But it likely had a large part to do with how Sexton, per Fedor, reportedly suffered a minor ankle injury a few days back, and as a precaution, he won’t be in action in Cleveland’s preseason opener on Saturday versus the Indiana Pacers.

This was great to hear about regarding the Okoro shooting work, though, as Windler, who while he didn’t participate in Cleveland’s past season due to complications involving what was a stress fracture in his lower left leg, is a polished all-around shooter.

Windler’s tips can only help Okoro as a shooter for the Cavs.

Windler hit 40.6 percent of his 4.2 career three-point attempts per game in a four-year college career at Belmont, including 42.9 percent on 7.1 triple attempts per outing in his senior season in 2018-19.

Windler has a quick release, clean stroke and has big-time range off-the-catch, via spot-ups and off of movement, he’s highly capable as well. Plus, Windler is a proficient pull-up and step back/pull back shooter.

Moreover, in his senior campaign for the Bruins, Windler placed in the 94th percentile in catch-and-shoot jump shot situations in the halfcourt, and in the 85th percentile in halfcourt pull-up situations, per Synergy. So to me, it’s awesome to have learned as a Cavs fan that Okoro is getting extra work in before and after practice even with Windler to further progress as a shooter.

What’s also notable about this is that even while Windler and Okoro, to go with Cedi Osman, are reportedly battling it out for Cleveland’s starting 3 gig heading into next season, per Fedor, that Windler has worked a bunch with Okoro. That’s a player he’s again competing against to potentially win the starting small forward job for the Cavs.

It’s a team sport, clearly, and I’m sure Windler and Cedi, who has proven to be an exemplary teammate, want the best for Okoro. Albeit Windler, per Fedor’s report, immediately extending himself to form a bond with Okoro, of whom he’s in a positional battle with, speaks volumes about Windler as a teammate in his own right.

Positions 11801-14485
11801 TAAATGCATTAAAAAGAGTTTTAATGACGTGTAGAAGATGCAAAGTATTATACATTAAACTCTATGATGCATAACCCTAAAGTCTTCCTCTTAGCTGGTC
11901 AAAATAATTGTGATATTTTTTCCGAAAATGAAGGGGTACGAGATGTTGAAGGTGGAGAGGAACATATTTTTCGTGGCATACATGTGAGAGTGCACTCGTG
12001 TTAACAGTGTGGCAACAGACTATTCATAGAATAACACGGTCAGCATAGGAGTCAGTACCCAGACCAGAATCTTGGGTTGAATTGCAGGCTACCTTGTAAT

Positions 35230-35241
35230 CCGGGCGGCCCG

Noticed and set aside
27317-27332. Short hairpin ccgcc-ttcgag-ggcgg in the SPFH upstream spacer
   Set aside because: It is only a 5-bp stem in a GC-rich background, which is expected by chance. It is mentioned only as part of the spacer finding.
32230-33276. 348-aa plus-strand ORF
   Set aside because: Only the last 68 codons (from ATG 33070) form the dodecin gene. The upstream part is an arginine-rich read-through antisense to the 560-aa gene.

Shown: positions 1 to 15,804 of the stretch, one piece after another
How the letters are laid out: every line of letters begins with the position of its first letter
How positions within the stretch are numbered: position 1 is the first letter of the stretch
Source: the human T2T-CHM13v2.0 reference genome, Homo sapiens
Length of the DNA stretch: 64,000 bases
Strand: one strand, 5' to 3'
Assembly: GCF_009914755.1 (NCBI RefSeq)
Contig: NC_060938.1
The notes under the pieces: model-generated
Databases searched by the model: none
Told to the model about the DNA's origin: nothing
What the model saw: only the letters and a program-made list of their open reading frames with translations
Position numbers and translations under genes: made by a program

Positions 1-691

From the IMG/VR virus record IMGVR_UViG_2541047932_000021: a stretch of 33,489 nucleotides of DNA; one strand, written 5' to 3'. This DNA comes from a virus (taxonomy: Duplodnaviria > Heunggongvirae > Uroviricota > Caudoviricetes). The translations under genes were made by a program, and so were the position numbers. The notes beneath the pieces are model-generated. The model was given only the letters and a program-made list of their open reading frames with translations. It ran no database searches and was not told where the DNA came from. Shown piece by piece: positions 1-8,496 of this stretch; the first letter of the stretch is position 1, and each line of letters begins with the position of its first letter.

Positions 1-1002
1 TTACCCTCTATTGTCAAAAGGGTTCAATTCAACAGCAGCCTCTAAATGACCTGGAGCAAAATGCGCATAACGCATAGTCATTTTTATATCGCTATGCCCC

It also goes to show that the Cavaliers are seemingly building a culture that is, more than anything, about guys doing all they can to help one another and that players like Okoro will put the work in to improve their games day-to-day.

That’s encouraging, and props to both Okoro himself for putting the work in, and again to Windler for helping a teammate, but also a fellow competitor, in an internal sense, progress in hopefully improving his shot.

Fedor alluded to how it will be difficult to keep Okoro off the floor, but that the positional battle will seemingly iron itself out as camp progresses/preseason plays out. Again, we’ll see as far as that lineup noted above from Love, via Fedor, but I wouldn’t expect that to be a regular starting five, frankly.

In any case, I’d expect Okoro to clearly have a key role next season for Cleveland, and I’d think pretty early on, he’ll end up starting.

Next. 2 things Cavs fans should want to see from Dylan Windler in preseason. dark

But Osman could still have a bench role, and Windler, with his shooting abilities, to go with on-ball/cutting feel and secondary playmaking/rebounding skill, could very well have a notable bench role at the 2/3 mostly, anyhow.